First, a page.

(The first person said "Genders are like cars, everyone keeps telling me I abso need one and I keep going "I LIVE IN SAN FRANCISCO"". The response was "Genders are like cars; I've had several, but I still don't know how they work.")
I've been watching a particular TV show[1] on Netflix. At one point, the father of the monster-hunter family tells his daughter, "Our sons are trained to be soldiers. Our daughters, to be leaders."

There are ways to argue this away -- maybe most of the daughters choose to become accountants and plumbers and bakery owners instead -- but it really sounds like un-self-aware normalization of a 10:1 gender ratio.

(Admittedly, said daughter shows a strong interest in short- and medium-distance combat, and she's not nearly as weaselly or pushy as any of her male relatives that we've met. We see them maneuvering her in "leadership", boy-king-style. Maybe her father's just spinning her a line for weaselly convenience.)

[1] The quote I'm about to give is a mild spoiler, so I'm not giving the name of the show directly.
And I say this as someone who has trouble with photographic two-dimensional images -- drawn or moving images are much easier for me to take in, and written words and hand gestures are easier yet.

Still, the second half of today's Sociological Images is a very well-done argument done in pictures.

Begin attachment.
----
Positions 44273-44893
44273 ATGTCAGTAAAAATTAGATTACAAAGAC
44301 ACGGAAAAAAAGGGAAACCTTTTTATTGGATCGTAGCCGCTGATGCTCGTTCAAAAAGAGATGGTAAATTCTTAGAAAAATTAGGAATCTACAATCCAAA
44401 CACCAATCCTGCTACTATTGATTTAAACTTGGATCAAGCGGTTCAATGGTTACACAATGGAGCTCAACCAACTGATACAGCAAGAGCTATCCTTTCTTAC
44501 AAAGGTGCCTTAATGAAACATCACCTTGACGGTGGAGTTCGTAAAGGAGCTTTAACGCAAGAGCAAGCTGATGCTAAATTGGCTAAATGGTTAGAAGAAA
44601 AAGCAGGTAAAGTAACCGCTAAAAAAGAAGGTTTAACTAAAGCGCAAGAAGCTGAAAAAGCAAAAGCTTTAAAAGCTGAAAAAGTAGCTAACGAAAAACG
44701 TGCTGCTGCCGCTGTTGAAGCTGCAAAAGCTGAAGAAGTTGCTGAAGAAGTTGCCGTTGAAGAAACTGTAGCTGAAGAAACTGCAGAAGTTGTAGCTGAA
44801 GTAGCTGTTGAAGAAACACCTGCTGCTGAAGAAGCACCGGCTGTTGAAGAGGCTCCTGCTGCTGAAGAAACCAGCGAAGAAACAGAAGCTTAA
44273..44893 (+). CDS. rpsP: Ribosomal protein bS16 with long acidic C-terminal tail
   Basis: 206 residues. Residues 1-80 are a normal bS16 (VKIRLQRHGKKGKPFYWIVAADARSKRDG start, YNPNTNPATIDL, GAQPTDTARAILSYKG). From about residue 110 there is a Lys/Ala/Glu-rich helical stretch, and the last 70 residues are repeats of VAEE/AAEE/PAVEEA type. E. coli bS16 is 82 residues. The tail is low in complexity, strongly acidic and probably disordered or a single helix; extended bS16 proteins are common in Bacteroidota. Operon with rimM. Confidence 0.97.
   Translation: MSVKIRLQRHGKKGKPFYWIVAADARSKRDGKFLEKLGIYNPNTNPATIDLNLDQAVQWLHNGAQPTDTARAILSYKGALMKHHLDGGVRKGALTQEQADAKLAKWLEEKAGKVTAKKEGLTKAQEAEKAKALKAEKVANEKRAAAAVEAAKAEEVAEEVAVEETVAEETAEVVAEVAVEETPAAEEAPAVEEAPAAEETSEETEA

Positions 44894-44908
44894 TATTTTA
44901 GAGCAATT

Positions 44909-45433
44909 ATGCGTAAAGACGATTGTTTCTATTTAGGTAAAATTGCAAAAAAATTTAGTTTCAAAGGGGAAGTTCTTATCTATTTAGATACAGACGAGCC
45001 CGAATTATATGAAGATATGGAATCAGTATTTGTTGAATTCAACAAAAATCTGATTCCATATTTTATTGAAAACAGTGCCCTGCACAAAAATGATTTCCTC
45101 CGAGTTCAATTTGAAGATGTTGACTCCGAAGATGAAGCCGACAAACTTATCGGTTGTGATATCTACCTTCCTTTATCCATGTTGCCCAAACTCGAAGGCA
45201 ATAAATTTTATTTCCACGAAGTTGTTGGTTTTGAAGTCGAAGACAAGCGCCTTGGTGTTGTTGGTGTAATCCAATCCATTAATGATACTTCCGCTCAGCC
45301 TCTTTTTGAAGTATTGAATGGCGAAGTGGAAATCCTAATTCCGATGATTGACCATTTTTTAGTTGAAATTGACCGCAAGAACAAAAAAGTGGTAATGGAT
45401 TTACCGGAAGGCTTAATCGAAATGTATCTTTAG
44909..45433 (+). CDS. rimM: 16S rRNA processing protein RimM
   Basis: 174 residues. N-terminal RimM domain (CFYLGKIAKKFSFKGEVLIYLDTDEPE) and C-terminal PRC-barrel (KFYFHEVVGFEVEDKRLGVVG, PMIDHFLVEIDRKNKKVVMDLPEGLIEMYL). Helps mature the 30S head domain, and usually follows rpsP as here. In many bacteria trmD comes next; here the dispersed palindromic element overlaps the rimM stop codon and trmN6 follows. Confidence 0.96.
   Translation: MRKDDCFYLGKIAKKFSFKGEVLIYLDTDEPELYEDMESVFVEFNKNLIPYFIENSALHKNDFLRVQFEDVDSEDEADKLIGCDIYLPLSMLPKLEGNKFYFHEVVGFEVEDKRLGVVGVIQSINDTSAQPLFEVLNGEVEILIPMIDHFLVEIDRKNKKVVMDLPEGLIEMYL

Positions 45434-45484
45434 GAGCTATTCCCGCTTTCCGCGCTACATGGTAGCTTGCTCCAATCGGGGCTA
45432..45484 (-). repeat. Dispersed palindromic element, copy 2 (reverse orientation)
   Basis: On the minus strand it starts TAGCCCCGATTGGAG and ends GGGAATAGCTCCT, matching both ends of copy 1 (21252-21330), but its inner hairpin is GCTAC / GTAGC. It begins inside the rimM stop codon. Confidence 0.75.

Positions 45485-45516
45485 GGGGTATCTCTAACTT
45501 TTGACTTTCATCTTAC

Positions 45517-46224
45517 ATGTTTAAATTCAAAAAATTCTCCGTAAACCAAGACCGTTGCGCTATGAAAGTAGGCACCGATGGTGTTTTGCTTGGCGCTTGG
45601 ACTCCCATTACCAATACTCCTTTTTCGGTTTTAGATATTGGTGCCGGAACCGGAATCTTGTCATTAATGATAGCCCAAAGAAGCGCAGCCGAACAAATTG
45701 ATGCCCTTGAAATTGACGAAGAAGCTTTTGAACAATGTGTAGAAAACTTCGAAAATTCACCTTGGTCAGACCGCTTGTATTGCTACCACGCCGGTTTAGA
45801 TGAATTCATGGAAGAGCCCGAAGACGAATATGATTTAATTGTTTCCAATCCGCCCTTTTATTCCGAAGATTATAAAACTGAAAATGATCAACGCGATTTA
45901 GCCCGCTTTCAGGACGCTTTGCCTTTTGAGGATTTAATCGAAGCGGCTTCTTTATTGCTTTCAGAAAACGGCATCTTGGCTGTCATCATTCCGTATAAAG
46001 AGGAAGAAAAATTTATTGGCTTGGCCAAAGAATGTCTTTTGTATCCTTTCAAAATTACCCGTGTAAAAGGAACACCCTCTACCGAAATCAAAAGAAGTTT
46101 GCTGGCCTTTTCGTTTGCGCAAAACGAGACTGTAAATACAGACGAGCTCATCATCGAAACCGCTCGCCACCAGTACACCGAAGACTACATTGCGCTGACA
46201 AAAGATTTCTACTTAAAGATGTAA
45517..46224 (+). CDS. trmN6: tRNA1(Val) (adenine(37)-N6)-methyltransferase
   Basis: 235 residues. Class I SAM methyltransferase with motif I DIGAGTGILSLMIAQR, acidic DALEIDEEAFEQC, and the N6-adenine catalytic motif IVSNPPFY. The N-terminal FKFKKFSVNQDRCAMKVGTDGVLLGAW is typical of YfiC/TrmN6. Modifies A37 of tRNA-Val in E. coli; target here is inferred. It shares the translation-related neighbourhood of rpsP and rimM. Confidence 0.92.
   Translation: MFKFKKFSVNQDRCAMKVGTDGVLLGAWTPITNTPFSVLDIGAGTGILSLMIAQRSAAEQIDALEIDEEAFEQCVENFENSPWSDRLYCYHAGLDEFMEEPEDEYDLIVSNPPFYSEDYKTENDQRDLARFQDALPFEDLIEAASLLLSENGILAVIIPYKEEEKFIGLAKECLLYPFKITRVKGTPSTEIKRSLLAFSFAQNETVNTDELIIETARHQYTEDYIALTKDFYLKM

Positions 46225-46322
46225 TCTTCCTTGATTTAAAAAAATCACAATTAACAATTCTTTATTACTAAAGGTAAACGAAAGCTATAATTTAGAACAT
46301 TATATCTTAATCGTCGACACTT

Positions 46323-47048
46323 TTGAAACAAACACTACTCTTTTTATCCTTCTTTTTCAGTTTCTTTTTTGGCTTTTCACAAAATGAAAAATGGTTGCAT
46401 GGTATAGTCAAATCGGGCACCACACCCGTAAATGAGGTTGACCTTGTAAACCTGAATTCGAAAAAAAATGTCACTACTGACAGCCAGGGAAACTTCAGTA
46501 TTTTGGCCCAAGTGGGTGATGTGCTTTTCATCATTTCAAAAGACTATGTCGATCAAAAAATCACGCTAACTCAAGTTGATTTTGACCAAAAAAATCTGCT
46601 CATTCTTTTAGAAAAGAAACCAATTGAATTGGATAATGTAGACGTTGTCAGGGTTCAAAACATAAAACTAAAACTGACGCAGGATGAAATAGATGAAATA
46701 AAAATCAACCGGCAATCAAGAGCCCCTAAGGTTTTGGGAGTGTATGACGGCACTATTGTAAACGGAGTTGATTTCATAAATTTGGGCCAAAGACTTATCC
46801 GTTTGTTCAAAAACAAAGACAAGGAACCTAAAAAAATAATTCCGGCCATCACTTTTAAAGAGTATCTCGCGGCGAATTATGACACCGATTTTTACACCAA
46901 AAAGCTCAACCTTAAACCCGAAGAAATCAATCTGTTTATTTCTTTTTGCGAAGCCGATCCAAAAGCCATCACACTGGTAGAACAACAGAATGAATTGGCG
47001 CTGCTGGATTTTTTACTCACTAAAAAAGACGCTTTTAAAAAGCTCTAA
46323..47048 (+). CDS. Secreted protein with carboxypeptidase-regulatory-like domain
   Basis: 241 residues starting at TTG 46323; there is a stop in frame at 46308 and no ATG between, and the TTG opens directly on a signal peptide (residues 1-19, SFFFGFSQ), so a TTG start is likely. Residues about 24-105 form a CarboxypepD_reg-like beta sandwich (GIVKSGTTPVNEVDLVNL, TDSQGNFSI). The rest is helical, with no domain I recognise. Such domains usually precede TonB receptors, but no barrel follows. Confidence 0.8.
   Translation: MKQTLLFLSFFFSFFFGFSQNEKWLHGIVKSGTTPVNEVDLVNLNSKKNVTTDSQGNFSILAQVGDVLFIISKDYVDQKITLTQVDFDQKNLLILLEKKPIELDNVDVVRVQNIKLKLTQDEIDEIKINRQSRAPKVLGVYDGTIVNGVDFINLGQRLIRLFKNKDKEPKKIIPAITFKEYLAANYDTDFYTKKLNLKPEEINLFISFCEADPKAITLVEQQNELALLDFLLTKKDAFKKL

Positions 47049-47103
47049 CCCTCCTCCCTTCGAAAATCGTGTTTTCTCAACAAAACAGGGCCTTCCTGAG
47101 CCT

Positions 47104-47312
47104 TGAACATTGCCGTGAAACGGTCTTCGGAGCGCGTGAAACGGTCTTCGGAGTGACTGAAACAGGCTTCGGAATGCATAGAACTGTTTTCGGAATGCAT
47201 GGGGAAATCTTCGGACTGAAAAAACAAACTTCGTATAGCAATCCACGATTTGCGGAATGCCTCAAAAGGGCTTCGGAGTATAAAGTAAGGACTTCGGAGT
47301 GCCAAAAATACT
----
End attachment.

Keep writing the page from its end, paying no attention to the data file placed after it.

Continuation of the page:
(The blog is generally a good read, although they don't moderate comments strongly enough to make the comments worth reading. I think it's also good passive training in how to make a concise, interesting, and lay-accessible argument in an area where you have enough depth to get arbitrarily jargon-y.)
Every time I see a big online sexism discussion that includes men, there's at least one man who takes it on himself to explain to the women that, see, sometimes men are just shy / socially awkward / not very observant / insecure. This is always presented as some fascinating revelation that will be completely alien to all the women in the discussion.

I want every woman who has never felt shy / socially awkward / not very observant / insecure to raise her hand. Right here, right now.

Okay, Galinda, put your hand down.

Newsflash: everyone who is past adolescence has felt that way at some point. It is not some unique male emotion.



June 2014

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